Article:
Updated March 28 at 10:39am

Home contract signings fall on lean inventory

Bloomberg News
Americans signed fewer contracts to buy previously owned homes in February, indicating a pause in momentum for an industry that is helping power the economy. More

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ECONOMY

Home contract signings fall on lean inventory

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Americans signed fewer contracts to buy previously owned homes in February, indicating a pause in momentum for an industry that is helping power the economy.

An index of pending home sales fell 0.4 percent to 104.8, the second-highest level since April 2010, after a revised 3.8 percent increase the prior month, the National Association of Realtors reported last week in Washington. Contract signings, unadjusted for seasonal variations, increased 5 percent from February 2012.

Tighter mortgage-lending criteria have made it tougher for prospective homeowners to take advantage of historically low interest rates, while fewer properties for sale hinder those with access to credit. Rising property values may encourage more people to list homes as the spring selling season gets under way, giving the housing market another leg up.

“This year housing will remain a bright spot in the economy,” said Yelena Shulyatyeva, a U.S. economist in New York at BNP Paribas and the top forecaster of pending home sales over the past two years, according to data compiled by Bloomberg. Low inventory is a “temporary phenomenon. As prices rise a little bit more, we’ll see more supply and market forces will fix the situation.”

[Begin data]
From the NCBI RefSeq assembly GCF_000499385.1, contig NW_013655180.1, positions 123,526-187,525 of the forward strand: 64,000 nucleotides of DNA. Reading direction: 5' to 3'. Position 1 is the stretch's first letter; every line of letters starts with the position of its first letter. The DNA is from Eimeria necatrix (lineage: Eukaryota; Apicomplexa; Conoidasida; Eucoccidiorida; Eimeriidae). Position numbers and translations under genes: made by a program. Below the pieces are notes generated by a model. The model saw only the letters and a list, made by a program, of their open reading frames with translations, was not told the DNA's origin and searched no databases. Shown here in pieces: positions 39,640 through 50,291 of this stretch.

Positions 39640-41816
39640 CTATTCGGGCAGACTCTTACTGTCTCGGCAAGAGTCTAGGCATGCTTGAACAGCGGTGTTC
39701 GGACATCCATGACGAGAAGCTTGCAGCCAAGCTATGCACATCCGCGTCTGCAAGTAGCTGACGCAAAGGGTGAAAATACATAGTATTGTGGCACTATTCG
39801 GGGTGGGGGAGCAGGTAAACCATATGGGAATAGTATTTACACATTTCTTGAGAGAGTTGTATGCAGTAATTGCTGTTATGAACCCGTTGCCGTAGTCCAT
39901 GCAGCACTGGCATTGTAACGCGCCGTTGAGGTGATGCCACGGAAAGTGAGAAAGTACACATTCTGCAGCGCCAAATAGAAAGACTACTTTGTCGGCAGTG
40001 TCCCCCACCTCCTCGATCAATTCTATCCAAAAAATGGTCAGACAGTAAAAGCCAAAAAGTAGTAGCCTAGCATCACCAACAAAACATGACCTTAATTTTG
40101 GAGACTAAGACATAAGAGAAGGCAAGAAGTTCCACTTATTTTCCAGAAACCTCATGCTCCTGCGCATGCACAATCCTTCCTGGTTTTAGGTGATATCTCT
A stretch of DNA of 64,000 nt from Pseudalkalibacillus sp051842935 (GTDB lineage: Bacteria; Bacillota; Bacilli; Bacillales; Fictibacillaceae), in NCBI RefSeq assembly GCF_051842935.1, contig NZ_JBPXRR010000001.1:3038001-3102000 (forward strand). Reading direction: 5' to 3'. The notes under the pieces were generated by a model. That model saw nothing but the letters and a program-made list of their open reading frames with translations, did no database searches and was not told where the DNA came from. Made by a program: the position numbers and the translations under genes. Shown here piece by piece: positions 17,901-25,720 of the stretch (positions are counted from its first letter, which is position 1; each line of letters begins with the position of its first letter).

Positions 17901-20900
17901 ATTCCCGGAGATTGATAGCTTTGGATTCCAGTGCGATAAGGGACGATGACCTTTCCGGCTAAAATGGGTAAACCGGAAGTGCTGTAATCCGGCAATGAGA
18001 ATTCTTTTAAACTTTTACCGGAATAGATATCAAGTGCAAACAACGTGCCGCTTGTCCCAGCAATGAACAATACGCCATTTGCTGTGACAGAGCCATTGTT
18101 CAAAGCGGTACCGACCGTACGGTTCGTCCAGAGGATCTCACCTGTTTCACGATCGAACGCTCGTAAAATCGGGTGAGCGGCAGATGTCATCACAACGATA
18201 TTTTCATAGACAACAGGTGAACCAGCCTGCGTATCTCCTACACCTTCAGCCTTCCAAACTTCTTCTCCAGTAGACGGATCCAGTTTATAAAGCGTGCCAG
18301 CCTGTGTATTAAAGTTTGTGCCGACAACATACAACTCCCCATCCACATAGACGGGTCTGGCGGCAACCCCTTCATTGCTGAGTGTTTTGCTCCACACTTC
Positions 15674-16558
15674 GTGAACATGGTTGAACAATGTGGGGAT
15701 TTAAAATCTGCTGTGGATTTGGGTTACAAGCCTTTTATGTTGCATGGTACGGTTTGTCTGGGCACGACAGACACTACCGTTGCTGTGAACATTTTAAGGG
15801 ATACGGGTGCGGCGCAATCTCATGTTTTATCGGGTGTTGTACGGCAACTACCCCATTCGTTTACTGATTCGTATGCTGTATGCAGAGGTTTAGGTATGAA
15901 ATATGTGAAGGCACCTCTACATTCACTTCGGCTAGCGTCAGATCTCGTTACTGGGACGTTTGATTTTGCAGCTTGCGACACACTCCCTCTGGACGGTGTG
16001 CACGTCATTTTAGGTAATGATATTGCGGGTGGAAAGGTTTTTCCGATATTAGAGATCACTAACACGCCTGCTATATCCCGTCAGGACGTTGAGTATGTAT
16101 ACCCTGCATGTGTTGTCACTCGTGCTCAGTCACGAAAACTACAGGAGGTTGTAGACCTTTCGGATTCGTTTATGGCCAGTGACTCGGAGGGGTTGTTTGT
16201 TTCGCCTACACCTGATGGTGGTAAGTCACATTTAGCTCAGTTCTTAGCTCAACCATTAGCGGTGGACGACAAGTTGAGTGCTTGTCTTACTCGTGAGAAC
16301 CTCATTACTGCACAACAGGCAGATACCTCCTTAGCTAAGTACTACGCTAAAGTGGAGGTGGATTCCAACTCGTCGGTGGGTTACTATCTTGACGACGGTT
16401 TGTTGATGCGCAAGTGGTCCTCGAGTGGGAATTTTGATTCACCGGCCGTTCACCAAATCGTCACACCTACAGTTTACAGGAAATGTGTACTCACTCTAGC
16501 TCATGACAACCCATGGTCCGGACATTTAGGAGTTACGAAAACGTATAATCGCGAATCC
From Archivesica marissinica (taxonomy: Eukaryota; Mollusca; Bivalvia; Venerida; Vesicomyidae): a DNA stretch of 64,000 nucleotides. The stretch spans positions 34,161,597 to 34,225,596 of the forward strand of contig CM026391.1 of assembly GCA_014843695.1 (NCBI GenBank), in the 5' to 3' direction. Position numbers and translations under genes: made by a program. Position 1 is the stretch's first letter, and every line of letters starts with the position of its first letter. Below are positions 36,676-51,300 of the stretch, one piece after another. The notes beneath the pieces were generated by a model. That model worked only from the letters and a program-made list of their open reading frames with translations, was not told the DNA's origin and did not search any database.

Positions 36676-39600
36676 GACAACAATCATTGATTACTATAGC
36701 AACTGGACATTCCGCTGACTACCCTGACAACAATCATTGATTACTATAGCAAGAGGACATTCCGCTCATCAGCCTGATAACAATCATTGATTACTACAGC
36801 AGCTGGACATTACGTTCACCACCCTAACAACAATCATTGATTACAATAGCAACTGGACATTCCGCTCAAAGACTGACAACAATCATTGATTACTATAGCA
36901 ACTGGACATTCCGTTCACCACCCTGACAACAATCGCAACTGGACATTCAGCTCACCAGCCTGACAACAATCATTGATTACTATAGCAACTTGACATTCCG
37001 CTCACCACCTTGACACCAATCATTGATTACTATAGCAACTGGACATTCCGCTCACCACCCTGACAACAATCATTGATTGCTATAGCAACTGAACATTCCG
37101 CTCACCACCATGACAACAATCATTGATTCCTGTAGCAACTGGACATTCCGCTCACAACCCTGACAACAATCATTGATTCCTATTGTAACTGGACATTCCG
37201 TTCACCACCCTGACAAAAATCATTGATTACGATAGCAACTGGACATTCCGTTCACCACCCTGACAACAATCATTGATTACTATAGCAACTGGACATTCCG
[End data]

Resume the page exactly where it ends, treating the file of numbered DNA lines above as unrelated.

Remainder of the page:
U.S. pending home sales are considered a leading indicator because they track contract signings in advance of actual closings, which occur a month or two later. Existing-home sales made up about 93 percent of the housing market last year.

Sales of previously owned properties rose in February to the highest level in more than three years, the Realtors group reported on March 21. Sales climbed 0.8 percent to a 4.98 million annualized rate, the fastest since November 2009.

“I’ve never seen a market like this, and I’ve been doing this for 19 years,” said Jenny Ames, a real estate agent at Coldwell Banker in Chicago. Ames, who sells properties on the city’s north side that range from $200,000 to $5 million, said she had about $130 million in sales last year. “The top agents in the city, most of us, doubled our sales in 2012 compared to 2011. This year, we’re again way ahead of where we were the year before.”

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